Sophie’s Choice – William Styron

With the sheer abundance of novels that deal with the Holocaust one might feel the need to say ‘another one?’ but I must say that I am glad I took the time to read this story.


Styron’s tale focuses around young Stingo, a struggling writer in 1940’s New York who befriends Nathan, a  biologist working at Pfizer, and Sophie, survivor of the horrors of the Holocaust at Auschwitz.  The latter are lovers who bring Stingo into their relationship during that summer in Brooklyn and through the tumult of their relationship he comes to learn the story of Sophie’s ordeal in Auschwitz and the terrible choice she is forced to make.


I enjoy reading stories with a strong philosophical context such as this.  Near the end of the book was a query that I feel bears repeating:


Query: “At Auschwitz, tell me, where was God?”

And the answer: “Where was man?”


Which is quite the interesting question as the Holocaust is probably the best known example of man’s inhumanity to man.  Another quote of sorts that has stuck with me since I first started studying the second world war in any depth was something that one of my high school history teachers said: ‘Not all Germans were Nazis and not all Nazis were German.”  Sophie’s Choice is a tale that brings light to that fact more so than any book that I can recall reading in recent memory.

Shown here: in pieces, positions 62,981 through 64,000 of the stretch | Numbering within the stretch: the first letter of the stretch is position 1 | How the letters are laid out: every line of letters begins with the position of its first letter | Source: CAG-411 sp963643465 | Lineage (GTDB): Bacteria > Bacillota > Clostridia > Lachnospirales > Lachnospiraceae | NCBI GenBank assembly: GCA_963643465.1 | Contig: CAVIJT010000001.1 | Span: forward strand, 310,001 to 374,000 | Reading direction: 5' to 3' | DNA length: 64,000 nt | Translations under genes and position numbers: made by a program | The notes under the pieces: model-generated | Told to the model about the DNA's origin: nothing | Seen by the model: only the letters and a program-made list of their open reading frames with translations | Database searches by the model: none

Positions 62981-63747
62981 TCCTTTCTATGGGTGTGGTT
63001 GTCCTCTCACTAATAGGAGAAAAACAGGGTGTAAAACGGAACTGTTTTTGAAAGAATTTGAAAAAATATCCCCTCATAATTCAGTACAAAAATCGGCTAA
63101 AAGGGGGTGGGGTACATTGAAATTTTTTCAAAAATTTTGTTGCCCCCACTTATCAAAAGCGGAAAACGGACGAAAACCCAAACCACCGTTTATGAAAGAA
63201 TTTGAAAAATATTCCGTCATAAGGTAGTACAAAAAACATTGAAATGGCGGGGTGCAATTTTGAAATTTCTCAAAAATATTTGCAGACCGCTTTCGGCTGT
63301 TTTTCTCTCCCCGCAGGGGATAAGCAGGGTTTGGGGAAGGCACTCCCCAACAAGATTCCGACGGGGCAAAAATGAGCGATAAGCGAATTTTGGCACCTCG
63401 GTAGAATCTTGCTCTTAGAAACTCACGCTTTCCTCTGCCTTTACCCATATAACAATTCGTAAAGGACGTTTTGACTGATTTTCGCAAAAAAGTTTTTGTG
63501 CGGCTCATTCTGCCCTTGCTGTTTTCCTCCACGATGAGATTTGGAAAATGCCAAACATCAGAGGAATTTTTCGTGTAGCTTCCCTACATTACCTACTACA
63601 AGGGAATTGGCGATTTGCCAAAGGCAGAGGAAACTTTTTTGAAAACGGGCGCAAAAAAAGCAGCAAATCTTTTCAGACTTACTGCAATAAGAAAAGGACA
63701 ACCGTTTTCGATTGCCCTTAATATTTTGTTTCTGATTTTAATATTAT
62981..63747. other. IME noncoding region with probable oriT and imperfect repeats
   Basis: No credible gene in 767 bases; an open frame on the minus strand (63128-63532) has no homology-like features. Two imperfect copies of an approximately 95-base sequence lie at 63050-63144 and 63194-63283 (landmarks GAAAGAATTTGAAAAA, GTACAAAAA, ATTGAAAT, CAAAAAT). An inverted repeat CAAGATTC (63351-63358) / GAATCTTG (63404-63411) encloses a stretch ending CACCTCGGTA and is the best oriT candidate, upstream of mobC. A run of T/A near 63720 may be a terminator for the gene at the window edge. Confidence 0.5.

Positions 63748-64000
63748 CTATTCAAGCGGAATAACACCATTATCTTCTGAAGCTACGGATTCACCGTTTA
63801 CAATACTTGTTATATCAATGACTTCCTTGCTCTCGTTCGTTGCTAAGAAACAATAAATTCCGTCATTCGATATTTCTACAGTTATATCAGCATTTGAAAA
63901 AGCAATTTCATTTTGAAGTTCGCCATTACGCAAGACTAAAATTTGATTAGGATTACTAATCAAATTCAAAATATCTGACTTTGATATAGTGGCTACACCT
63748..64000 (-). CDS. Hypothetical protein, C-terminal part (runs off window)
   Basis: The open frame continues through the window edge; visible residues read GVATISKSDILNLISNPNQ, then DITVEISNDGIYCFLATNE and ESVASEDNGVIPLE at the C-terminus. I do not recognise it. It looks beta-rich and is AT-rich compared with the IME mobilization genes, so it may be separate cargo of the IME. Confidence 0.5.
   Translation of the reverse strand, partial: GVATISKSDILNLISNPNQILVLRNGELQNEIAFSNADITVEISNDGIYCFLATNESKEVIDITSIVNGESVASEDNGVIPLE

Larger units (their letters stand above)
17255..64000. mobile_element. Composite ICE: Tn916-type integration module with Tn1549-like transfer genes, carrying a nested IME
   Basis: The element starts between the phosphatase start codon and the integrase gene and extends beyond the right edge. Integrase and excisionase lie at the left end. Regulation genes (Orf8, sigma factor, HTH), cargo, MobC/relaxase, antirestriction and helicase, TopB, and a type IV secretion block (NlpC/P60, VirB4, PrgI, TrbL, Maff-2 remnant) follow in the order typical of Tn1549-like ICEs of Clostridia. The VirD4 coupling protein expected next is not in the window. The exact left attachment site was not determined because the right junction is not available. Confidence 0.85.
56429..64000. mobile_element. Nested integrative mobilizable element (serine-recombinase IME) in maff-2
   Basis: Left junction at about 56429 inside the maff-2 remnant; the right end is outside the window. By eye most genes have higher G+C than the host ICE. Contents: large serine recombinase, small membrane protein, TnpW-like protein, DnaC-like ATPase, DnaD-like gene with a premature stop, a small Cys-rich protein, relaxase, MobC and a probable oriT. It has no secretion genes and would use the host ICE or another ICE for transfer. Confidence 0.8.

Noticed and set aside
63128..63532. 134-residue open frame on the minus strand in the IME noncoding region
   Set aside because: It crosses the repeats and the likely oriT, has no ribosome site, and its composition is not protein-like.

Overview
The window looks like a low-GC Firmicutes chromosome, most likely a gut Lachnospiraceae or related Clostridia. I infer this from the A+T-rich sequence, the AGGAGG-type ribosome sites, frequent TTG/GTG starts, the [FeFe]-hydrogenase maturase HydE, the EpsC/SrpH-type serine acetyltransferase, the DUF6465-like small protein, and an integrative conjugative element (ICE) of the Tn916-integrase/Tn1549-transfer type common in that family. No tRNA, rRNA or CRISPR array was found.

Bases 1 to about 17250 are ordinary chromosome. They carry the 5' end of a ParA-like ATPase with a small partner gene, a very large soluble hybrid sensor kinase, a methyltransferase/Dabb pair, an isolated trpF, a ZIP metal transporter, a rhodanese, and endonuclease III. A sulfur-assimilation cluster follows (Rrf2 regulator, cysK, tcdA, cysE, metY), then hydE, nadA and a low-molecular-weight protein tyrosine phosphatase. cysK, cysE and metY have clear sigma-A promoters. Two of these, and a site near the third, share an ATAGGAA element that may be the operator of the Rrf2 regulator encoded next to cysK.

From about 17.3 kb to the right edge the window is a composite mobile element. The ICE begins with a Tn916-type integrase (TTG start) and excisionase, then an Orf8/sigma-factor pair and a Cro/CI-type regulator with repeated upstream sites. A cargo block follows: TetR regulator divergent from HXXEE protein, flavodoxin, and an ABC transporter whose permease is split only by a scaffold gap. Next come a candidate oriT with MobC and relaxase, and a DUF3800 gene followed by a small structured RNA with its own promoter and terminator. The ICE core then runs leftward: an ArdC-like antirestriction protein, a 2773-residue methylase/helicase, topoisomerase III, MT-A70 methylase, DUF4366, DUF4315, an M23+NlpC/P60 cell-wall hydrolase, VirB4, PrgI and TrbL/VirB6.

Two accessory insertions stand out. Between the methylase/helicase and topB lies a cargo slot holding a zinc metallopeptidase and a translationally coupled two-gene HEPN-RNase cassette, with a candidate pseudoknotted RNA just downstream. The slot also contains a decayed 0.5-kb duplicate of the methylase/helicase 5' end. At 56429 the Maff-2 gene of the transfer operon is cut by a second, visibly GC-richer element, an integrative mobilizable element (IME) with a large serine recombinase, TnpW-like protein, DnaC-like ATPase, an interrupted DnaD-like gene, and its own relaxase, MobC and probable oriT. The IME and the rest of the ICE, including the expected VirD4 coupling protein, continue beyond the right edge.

The frequent mentions of psychoanalysis and the extremely violent schizophrenic spells of Nathan lead me to believe that Sophie was exhibiting her thanatos.  Love Nathan she might, but a woman riddled with so much guilt after having to choose which child she sends to death is likely to attach herself to someone with a death wish.  I don’t think that there are many people who wold be able to survive a choice like that and come out unscathed.


Race relations are a substantial part of this book, as one would expect.  Every time I read a passage about the slaughter of the Jews and the Poles, or any other nationality or race, a quote from Harry Potter and the Deathly Hallows kept running through my mind:


“ . . . it’s one short step from “wizards first” to “purebloods first”, and then to “Death Eaters. . . . We’re all human, aren’t we?  Every human life is worth the same, and worth saving.” (Deathly Hallows, p. 357, UK Ed.)


Isn’t that essentially what was happening in the Holocaust?  It started with the Jews, yes, but if the Nazis were allowed to continue it would have been the Poles, then the French, then . . . on and on until it was only the Nazis left.  And this, again folks, certainly illustrates the allegorical nature of Harry Potter.


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